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How does the building programme at Portchester Castle reflect Britains changing relationship with France Paper

Through out history Britain and France have had an ever changing relationship that could be described as a ‘love, hate relationship’. From the historical features and developments at Portchester Castle, the two can be linked, and the effect that this relationship had on Portchester Castle becomes evident. The castle as we know today was built on top of the remains of a Roman fort. The Romans built forts through out their empire in order to protect against Saxon attack.

France allowed the Saxons to use their coast to stop at before attacking Britain, and because Portchester is located right on the coast of Britain, it was very vulnerable! And therefore it was due to the French allowing Saxons to use their land that Portchester fort was built. After the Battle of Hastings in 1066 which led to William of Normandy, from France being crowned the new king of England, many English people were not supportive of his reign. This is why William the Conqueror granted this land to William Maudit in order to build a castle on it.

This reflects the relationship between Britain and France as being hostile and not co-operative at all. In the reign of King John between 1199 and 1216, the castle was invaded and captured by Philip Augustus, the French King, and was not taken back until 1217 when King Henry III came to the thrown. Although there were no major changes, it is clear that the relationship between Britain and France during the Norman period continued to be difficult. During the ‘Hundred Years War Period’ from 1337 to 1453, after being left to ruin, Portchester Castle was repaired, extended and improved.

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It was during this time that the keep and inner gatehouse extensions were made. We know from the period that Britain and France were constantly at battle during this time, however as well as this there are many significant features of Portchester Castle that show the relationship as well. Such as the extensions to the keep and inner gatehouse which occurred in the 1320’s and 1380’s. During the 1320’s, one addition included in the extension was an ‘open walk way’, which would have been used for defenders to be able to look down on and shoot any attackers.

This would therefore suggest that at this time Portchester Castle still needed to be defended against the French. Around 60 years after this, when the second extension occurred, two more defensive features were added to the gatehouse, and they were a portcullis and draw bar holes. A portcullis is a very strong gate that has to be lifted upwards that is made of oak and metal, and draw bar holes are holes on the keep side of the gatehouse doors where a long bar of wood could be placed across to reinforce the door against attackers.

This again proves that during this period the castle was not just being used defensively, but was being made better, hence implying that the relationship between Britain and France was not a peaceful one. Soon after the 1380’s extension, in Richard II reign, in 1399, there was an effort for peace with France made, which consequently led to a marriage being arranged between King Richard II and the seven year old Princess Isabelle of France. In preparation for the marriage, Richard II’s palace was built.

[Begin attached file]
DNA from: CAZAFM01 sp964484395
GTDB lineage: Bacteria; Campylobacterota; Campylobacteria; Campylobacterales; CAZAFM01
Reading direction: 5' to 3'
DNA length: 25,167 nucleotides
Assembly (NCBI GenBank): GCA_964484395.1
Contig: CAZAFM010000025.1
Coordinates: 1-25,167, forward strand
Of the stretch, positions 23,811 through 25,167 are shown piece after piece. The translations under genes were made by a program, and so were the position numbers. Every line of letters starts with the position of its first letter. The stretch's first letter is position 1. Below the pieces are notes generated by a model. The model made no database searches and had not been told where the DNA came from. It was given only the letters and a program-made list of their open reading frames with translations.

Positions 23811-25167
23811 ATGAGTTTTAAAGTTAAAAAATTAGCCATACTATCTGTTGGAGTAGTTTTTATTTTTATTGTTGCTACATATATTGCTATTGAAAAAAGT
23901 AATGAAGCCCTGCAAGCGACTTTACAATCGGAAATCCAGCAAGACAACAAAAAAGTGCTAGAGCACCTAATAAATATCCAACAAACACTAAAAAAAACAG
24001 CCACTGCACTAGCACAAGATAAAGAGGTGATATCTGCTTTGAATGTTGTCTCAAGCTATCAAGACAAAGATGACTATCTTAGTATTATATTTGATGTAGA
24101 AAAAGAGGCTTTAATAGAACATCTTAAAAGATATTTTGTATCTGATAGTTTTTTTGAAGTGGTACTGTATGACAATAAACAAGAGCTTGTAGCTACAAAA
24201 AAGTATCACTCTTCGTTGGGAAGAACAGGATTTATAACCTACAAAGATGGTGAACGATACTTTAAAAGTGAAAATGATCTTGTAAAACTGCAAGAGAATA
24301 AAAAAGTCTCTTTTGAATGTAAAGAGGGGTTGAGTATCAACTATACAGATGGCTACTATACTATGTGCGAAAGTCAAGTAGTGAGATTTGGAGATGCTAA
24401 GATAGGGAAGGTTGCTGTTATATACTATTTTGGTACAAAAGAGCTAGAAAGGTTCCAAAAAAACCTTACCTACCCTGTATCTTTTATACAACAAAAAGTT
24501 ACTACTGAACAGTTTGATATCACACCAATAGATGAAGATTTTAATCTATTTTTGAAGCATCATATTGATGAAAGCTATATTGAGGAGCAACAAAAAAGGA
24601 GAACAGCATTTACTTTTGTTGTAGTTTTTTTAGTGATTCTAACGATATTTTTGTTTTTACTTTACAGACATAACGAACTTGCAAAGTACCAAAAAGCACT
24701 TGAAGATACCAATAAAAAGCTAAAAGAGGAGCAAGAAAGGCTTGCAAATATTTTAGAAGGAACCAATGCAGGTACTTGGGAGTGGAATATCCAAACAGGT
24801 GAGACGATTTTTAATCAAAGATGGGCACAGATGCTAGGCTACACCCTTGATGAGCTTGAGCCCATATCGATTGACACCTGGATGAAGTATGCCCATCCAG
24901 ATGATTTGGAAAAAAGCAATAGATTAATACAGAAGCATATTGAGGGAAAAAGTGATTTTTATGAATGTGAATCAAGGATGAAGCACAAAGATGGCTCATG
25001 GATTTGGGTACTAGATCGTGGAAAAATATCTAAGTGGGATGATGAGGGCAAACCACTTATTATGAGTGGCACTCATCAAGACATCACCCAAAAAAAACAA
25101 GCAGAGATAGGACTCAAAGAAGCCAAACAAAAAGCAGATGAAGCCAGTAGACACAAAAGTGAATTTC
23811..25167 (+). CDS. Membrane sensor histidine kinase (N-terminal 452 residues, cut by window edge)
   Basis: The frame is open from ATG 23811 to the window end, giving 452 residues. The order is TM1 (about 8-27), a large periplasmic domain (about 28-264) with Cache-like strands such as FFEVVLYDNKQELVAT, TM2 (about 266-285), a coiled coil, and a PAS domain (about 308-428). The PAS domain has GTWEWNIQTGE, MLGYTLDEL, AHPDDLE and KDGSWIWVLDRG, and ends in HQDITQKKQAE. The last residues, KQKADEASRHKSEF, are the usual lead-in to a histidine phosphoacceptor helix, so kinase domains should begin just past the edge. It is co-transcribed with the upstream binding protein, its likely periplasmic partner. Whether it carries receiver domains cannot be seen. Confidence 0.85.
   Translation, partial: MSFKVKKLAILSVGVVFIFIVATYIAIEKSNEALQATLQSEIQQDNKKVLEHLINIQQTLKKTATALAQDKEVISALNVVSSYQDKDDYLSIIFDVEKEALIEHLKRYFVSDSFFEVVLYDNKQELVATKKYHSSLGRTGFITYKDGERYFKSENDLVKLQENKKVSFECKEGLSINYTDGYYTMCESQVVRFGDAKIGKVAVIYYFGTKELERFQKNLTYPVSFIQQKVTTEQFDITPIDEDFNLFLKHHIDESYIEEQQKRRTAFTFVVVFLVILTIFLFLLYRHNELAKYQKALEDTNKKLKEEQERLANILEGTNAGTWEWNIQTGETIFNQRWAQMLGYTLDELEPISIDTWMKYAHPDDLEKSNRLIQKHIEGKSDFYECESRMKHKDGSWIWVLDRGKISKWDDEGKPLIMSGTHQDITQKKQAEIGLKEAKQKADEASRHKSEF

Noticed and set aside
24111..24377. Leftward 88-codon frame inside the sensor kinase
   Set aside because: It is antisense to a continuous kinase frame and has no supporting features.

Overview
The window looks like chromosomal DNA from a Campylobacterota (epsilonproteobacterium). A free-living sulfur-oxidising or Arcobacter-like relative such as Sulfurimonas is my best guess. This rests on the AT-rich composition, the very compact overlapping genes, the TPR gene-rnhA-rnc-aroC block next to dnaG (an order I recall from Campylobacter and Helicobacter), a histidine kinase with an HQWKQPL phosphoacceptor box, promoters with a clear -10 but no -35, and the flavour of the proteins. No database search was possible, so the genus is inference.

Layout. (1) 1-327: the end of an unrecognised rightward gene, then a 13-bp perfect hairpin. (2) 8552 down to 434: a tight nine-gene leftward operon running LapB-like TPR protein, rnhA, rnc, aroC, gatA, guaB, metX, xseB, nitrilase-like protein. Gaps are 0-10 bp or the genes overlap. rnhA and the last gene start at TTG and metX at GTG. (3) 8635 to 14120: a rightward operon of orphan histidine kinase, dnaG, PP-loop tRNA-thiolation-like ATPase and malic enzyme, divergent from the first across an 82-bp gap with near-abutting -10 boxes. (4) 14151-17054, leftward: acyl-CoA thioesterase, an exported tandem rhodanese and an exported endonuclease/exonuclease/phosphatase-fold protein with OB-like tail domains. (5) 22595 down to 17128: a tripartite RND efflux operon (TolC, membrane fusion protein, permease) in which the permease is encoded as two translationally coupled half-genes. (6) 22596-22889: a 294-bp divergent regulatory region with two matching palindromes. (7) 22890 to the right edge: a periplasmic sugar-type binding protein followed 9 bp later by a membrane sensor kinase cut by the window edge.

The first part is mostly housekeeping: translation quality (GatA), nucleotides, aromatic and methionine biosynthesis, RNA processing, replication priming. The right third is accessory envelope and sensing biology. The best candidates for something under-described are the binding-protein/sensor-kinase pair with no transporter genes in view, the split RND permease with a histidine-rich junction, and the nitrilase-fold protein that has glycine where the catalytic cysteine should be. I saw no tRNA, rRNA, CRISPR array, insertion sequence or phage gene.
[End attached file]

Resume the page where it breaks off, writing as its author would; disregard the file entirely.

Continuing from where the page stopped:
This palace was created to entertain and show off to the bride to be, Princess Isabelle, and also had many windows, however only facing the inner bailey. Again, in the Tudor period, when Henry VII came to the thrown, there was an oriel window built in the Northern wall, which dates from 1489. King Henry VII came into power 4 years prior to this, and the remains of the oriel window suggests that peace with France had been made, as without peace, having a window of that size and nature would have been a blatant weak spot in the castles structure.

King Henry also ended the period known as the ‘Wars of the Roses’. By this time there again was an extension added to the gatehouse, however it was left open suggesting peace, and there was also a ‘guard house’ where a guard would be situated, open to attack, which also suggests peace. By the 18th and 19th centuries, Britain and France were once again at war and there were many battles between the two countries, such as the French Revolutionary War and the Napoleonic War. Changes were once again made, and mainly affected the keep.

For example, extra floors and beams were added increasing Portchester’s capacity as a prisoner of war camp. Features that reflect this change can also still be seen in the keep as hooks were put into the beams and hammocks hung between them for prisoner beds. The castle moat was also made more level and shallower and was used as a swimming pool for prisoners. This period ended in 1815 with the defeat of France in the Battle of Waterloo, showing that peace was still not yet achieved between France and Britain.

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How does the building programme at Portchester Castle reflect Britains changing relationship with France. (2017, Nov 06). Retrieved from https://paperap.com/paper-on-how-does-the-building-programme-at-portchester-castle-reflect-britains-changing-relationship-with-france/

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